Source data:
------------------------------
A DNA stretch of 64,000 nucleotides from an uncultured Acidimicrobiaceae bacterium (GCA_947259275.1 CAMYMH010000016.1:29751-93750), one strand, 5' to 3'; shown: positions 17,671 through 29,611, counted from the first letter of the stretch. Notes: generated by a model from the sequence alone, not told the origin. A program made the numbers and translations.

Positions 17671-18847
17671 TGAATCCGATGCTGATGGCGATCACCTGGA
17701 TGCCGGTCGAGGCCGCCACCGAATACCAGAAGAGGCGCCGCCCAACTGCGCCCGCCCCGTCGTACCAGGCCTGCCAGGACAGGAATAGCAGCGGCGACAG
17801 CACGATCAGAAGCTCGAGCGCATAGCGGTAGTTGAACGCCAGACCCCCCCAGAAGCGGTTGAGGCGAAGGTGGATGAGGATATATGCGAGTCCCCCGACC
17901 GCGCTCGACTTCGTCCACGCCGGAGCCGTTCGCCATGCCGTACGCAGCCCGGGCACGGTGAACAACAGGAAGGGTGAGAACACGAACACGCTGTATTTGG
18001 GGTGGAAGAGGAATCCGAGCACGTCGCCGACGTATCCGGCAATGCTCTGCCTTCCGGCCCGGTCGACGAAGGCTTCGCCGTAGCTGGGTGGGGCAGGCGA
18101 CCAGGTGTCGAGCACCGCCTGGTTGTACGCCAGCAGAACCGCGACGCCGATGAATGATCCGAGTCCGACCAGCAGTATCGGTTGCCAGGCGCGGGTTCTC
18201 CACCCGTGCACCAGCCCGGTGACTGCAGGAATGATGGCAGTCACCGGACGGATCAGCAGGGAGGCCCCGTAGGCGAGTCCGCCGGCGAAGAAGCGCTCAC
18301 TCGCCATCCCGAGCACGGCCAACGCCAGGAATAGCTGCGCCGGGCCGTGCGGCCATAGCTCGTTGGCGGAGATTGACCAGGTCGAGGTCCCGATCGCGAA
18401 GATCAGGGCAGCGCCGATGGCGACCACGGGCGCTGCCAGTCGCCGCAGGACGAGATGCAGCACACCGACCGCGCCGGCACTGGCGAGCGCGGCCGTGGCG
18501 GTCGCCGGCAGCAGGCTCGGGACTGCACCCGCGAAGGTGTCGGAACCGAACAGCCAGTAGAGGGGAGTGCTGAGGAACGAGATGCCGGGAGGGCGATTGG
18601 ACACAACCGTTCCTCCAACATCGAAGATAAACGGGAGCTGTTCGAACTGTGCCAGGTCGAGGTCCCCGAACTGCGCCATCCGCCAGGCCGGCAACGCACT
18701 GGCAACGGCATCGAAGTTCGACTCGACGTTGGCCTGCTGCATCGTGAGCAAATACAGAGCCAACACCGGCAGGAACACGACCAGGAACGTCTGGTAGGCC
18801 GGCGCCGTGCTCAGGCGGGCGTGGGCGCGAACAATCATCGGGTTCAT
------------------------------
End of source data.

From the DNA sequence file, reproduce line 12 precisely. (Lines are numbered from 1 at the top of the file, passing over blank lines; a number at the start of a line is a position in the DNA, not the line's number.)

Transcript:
18501 GTCGCCGGCAGCAGGCTCGGGACTGCACCCGCGAAGGTGTCGGAACCGAACAGCCAGTAGAGGGGAGTGCTGAGGAACGAGATGCCGGGAGGGCGATTGG